Before now poetry has taken notice
Of wars, and what are wars but politics
Transformed from chronic to acute and bloody?
from "Build Soil"
Robert Frost

Friday, January 04, 2008

And Once Again

The snare is beating slow and the pipes are wailing somewhere far away. A man I never met, but always read and respected, was killed in the Diyala province of Iraq yesterday. Major Andrew Olmsted was a member of a Military Training Team- the guys that eat and sleep in small teams among Iraqi troops as they groom them into professional soldiers. He and another member of his team, Captain Thomas Casey, were killed by small arms fire.

While in Iraq, he blogged at his own site, until the DOD found him in violation of policy. He moved to posting on the Rocky Mountain News website, which is where I found him many months ago. I looked up to him and respected him; I felt then, as I still feel, that the small training teams of which he was a part were essential to the conflict we were fighting. His last post was written months ago against his possible death, and has been posted at his old blog site and at Obsidian Wings, where he occasionally guest blogged.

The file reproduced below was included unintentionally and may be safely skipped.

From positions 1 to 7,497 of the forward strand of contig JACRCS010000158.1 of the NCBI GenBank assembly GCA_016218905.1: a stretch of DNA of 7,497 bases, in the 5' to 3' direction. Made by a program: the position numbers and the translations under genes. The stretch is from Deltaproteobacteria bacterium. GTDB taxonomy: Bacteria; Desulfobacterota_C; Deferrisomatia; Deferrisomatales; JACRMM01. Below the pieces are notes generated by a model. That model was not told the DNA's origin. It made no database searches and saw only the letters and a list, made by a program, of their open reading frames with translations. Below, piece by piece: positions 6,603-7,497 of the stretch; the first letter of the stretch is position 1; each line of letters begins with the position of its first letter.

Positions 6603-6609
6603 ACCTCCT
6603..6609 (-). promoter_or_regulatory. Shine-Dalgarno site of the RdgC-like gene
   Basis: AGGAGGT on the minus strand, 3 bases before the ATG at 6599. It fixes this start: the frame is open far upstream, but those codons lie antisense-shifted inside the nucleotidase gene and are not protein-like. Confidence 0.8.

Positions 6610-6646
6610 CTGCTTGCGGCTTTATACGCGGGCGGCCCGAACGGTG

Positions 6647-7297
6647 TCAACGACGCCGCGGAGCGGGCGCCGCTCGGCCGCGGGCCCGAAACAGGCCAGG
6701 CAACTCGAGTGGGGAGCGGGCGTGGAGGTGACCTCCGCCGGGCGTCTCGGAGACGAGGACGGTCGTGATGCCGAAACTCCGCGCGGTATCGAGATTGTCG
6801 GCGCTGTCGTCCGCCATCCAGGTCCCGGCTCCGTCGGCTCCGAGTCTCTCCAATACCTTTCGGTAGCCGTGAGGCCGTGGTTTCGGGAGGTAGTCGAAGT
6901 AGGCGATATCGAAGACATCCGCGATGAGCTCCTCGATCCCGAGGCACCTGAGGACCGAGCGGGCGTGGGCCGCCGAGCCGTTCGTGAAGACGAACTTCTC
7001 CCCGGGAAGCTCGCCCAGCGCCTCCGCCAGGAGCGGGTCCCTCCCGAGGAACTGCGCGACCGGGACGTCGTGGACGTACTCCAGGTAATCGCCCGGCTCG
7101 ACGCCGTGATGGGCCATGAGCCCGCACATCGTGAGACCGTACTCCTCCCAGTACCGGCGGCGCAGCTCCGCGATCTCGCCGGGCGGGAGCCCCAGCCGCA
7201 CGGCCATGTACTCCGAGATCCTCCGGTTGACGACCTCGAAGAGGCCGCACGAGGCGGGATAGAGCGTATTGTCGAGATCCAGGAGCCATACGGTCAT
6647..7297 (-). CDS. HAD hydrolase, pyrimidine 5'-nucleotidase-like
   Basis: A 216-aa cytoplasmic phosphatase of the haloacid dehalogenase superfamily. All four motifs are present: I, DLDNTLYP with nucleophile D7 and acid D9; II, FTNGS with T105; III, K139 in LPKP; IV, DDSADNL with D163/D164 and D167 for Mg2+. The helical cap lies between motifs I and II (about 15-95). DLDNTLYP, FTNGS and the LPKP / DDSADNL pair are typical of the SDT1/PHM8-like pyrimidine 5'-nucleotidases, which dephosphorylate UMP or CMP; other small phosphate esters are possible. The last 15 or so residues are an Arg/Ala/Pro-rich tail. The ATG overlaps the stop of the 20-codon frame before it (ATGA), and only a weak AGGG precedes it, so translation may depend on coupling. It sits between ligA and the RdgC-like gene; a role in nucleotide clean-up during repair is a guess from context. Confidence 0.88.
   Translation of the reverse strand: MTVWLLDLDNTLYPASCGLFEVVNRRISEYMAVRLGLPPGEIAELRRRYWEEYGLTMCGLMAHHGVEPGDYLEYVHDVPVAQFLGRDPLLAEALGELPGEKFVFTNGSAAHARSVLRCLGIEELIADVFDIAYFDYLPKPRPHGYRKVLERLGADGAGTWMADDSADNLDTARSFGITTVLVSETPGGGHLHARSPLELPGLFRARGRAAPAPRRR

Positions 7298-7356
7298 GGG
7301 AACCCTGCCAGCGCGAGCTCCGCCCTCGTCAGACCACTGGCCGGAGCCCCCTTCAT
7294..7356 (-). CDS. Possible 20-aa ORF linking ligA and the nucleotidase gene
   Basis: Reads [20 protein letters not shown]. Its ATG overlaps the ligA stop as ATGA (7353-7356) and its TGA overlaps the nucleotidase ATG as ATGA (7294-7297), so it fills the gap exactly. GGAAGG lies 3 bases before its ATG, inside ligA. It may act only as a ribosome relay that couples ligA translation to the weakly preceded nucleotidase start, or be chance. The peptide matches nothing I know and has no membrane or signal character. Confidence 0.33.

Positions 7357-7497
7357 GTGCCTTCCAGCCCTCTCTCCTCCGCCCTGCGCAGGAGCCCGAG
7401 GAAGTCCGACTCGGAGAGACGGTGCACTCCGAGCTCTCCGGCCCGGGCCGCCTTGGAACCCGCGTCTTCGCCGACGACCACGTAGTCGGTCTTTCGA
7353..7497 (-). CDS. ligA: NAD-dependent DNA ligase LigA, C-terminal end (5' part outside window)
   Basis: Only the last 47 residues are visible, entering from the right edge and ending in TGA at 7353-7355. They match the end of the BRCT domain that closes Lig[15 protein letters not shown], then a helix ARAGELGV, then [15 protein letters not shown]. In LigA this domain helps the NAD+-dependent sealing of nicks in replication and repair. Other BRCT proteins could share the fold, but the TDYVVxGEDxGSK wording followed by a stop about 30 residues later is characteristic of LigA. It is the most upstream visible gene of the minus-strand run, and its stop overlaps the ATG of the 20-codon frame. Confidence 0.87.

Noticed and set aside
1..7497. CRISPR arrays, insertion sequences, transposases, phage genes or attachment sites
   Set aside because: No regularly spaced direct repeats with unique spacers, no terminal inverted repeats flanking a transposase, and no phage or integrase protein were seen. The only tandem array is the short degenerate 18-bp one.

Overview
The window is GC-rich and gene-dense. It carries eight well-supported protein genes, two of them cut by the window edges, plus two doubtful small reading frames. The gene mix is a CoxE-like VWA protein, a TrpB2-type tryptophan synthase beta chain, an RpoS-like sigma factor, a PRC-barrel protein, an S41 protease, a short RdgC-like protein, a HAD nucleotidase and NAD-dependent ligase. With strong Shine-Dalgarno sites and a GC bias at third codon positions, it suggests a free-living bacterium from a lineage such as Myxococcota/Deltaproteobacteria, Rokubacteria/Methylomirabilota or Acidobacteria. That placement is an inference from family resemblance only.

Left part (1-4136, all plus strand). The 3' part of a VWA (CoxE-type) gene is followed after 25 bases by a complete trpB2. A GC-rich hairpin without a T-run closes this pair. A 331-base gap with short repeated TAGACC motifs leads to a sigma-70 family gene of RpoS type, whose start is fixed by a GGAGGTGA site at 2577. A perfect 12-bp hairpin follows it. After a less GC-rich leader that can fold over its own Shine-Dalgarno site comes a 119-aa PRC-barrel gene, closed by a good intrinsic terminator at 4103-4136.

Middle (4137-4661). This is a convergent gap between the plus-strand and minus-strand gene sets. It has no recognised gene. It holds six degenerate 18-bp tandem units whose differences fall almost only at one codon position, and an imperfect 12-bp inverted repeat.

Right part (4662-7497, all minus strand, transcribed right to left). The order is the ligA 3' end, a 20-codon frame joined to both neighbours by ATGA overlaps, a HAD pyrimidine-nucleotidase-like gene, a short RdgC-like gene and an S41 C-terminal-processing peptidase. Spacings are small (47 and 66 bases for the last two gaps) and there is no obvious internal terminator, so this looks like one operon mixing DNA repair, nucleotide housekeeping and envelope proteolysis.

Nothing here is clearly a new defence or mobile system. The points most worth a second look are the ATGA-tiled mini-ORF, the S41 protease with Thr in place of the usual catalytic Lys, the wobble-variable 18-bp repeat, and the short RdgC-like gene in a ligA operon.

I'll let his words finish out this post. From his last message to all of us and the world at large:

On a similar note, while you're free to think whatever you like about my life and death, if you think I wasted my life, I'll tell you you're wrong. We're all going to die of something. I died doing a job I loved. When your time comes, I hope you are as fortunate as I was.

But on a larger scale, for those who knew me well enough to be saddened by my death, especially for those who haven't known anyone else lost to this war, perhaps my death can serve as a small reminder of the costs of war. Regardless of the merits of this war, or of any war, I think that many of us in America have forgotten that war means death and suffering in wholesale lots. A decision that for most of us in America was academic, whether or not to go to war in Iraq, had very real consequences for hundreds of thousands of people. Yet I was as guilty as anyone of minimizing those very real consequences in lieu of a cold discussion of theoretical merits of war and peace. Now I'm facing some very real consequences of that decision; who says life doesn't have a sense of humor?